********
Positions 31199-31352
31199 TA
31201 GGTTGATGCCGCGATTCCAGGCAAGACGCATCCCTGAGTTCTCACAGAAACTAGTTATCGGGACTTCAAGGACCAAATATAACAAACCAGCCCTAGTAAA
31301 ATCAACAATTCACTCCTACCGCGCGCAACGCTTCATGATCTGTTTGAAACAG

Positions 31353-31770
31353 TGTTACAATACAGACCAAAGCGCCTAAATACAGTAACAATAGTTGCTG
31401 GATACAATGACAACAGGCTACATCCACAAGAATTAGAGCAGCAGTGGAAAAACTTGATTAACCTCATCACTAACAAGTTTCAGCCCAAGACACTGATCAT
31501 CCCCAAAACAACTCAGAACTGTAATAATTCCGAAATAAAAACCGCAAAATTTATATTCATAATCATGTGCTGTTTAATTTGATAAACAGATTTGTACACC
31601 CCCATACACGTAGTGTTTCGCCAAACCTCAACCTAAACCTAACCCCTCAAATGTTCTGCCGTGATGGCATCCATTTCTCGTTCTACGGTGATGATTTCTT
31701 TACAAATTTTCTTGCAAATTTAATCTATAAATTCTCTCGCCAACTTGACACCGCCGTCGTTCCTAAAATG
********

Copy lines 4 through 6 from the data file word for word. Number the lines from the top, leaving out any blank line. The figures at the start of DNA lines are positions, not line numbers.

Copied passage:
31301 ATCAACAATTCACTCCTACCGCGCGCAACGCTTCATGATCTGTTTGAAACAG

Positions 31353-31770
31353 TGTTACAATACAGACCAAAGCGCCTAAATACAGTAACAATAGTTGCTG